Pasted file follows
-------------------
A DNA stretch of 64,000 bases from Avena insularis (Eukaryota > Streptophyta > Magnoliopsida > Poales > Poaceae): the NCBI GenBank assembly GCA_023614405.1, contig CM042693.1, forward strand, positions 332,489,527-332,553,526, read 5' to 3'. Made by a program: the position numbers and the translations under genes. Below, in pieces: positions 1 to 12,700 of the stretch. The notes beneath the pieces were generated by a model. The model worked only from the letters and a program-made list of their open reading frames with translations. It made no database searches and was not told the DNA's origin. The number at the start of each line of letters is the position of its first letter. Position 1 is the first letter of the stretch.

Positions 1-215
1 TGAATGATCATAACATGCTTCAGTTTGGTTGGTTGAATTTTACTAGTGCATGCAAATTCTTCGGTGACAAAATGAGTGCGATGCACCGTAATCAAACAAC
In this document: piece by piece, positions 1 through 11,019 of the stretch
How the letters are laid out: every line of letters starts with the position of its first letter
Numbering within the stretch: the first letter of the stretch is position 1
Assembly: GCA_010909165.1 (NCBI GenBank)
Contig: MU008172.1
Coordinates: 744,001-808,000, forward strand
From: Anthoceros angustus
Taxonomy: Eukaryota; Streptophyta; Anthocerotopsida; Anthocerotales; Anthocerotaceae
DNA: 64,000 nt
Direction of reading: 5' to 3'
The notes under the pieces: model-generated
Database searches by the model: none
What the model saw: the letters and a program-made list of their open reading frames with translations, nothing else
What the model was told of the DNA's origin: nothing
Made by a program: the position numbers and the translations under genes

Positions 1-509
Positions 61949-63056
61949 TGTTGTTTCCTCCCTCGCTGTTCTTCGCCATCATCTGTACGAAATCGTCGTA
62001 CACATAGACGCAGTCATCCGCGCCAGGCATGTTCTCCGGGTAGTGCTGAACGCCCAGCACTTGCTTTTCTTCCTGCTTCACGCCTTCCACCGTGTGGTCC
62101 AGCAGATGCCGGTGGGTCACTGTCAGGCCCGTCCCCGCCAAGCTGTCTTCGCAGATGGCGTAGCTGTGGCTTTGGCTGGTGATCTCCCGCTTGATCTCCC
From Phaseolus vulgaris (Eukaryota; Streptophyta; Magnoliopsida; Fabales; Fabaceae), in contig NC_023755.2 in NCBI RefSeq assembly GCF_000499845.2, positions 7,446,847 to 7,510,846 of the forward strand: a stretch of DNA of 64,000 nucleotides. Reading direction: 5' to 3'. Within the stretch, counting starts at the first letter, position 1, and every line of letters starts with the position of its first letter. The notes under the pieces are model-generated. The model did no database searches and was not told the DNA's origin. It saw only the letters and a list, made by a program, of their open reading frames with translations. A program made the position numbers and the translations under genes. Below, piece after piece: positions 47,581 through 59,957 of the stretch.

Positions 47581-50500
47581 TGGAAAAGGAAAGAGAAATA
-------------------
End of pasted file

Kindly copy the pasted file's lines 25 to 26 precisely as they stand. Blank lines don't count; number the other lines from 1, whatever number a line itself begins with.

Positions 47581-50500
47581 TGGAAAAGGAAAGAGAAATA